Even healthy people may experience chest pain, burning eyes or a phlegmy cough if they spend too much time outdoors.
It’s even worse for people who already have breathing problems. Kimberlee Rupert-Coyotl lives in the Rogue Valley. She says the smoke is keeping her family inside.
“I have a 16-year-old daughter and a 10-year-old son,” Rupert-Coyotl said. “And they both have asthma. They both have the bark going on.”
Health officials advise wearing dust masks that filter tiny smoke particles. This makes for an almost apocalyptic scene: a dark grey sky, ash everywhere, and people’s faces covered by masks.
The safest option is staying indoors, but that’s not an option for everyone. Bobby Plumlee was toughing it out at a park in Medford Tuesday afternoon.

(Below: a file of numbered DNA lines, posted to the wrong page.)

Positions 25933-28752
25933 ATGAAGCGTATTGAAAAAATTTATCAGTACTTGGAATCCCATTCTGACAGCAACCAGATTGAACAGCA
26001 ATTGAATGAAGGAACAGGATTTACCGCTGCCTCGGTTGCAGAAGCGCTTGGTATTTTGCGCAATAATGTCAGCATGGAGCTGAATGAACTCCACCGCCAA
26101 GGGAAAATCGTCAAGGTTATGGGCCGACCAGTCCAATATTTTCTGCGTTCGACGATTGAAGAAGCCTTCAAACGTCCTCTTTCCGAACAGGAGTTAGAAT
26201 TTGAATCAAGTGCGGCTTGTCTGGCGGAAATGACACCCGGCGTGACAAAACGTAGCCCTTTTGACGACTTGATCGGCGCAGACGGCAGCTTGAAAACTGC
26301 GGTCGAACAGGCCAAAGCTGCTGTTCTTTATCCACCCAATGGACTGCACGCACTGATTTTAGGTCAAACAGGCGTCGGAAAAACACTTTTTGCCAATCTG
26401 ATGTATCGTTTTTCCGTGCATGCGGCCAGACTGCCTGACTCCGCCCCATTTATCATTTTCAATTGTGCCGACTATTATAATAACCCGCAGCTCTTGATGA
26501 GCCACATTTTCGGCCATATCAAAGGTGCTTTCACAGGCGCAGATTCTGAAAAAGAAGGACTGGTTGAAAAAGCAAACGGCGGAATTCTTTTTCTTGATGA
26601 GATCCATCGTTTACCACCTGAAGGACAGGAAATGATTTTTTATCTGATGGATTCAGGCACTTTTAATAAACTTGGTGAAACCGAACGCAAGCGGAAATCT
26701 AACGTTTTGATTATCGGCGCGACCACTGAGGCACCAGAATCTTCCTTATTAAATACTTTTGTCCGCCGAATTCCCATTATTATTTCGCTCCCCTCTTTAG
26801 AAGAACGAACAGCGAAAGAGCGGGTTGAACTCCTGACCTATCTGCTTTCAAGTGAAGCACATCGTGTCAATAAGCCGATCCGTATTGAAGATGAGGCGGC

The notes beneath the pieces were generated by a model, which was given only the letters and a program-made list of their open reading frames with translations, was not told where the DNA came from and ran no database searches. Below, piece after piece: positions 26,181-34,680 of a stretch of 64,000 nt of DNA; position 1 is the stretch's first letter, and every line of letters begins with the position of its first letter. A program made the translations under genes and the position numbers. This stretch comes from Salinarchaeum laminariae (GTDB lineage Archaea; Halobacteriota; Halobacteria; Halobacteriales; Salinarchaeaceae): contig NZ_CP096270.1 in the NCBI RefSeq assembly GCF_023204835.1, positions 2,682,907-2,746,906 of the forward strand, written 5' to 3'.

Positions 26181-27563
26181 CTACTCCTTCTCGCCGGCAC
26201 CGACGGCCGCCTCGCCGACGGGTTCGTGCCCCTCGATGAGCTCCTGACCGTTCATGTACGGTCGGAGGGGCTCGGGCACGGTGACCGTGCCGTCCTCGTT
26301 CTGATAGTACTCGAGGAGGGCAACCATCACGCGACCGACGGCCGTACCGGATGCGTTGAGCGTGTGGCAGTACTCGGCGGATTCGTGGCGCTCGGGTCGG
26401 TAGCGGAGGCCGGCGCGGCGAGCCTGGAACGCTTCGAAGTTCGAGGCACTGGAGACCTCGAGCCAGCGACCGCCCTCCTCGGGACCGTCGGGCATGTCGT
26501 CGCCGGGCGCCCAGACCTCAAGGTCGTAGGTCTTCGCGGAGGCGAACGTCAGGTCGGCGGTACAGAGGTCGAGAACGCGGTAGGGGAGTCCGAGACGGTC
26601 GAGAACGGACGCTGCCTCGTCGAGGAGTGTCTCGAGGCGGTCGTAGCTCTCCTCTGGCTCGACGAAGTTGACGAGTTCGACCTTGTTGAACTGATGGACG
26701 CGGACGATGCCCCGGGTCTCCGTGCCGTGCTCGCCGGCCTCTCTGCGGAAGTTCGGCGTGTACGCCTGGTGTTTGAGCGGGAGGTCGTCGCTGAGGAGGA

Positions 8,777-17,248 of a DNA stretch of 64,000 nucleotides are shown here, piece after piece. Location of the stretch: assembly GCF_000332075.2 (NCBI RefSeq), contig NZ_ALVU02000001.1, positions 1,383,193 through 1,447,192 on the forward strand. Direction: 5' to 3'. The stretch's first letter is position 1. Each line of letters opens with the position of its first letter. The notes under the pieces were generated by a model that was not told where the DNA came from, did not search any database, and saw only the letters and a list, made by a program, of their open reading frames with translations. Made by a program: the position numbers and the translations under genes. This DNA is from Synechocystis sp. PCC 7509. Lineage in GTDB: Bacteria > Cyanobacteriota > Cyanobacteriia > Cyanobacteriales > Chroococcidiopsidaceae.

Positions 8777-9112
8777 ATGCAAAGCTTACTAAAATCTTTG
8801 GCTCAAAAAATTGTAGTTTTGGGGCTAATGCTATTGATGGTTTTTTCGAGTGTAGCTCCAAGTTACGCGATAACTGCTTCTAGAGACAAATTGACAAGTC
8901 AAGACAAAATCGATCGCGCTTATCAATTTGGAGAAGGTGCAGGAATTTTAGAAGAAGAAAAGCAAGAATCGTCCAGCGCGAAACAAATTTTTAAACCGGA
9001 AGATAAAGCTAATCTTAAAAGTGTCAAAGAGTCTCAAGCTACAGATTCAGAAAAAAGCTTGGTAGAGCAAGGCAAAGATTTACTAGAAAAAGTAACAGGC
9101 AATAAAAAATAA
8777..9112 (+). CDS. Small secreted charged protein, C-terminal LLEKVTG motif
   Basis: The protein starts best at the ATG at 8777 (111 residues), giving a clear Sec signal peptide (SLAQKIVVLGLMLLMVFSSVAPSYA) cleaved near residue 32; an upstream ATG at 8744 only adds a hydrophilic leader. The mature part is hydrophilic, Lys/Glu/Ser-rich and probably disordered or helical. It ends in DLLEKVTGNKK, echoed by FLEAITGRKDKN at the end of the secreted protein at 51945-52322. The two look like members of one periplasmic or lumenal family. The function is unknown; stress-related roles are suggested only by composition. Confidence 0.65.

“I live right here,” he said. “Outdoors is my house right now.”
Hawthorne Park was dotted with other people like Plumlee who don’t have homes to protect themselves from the unhealthy or hazardous air. And right then, none of them were wearing special masks that can filter smoke.
Plumlee says the people inside local businesses have been more sympathetic to him than usual.
“People at the stores have been very helpful,” he said. “They give you ice.”
He hopes the smoke lets up soon, but so far, it’s not looking good. Meteorologists predict at least a few more days of choked air as long as the wildfires rage on.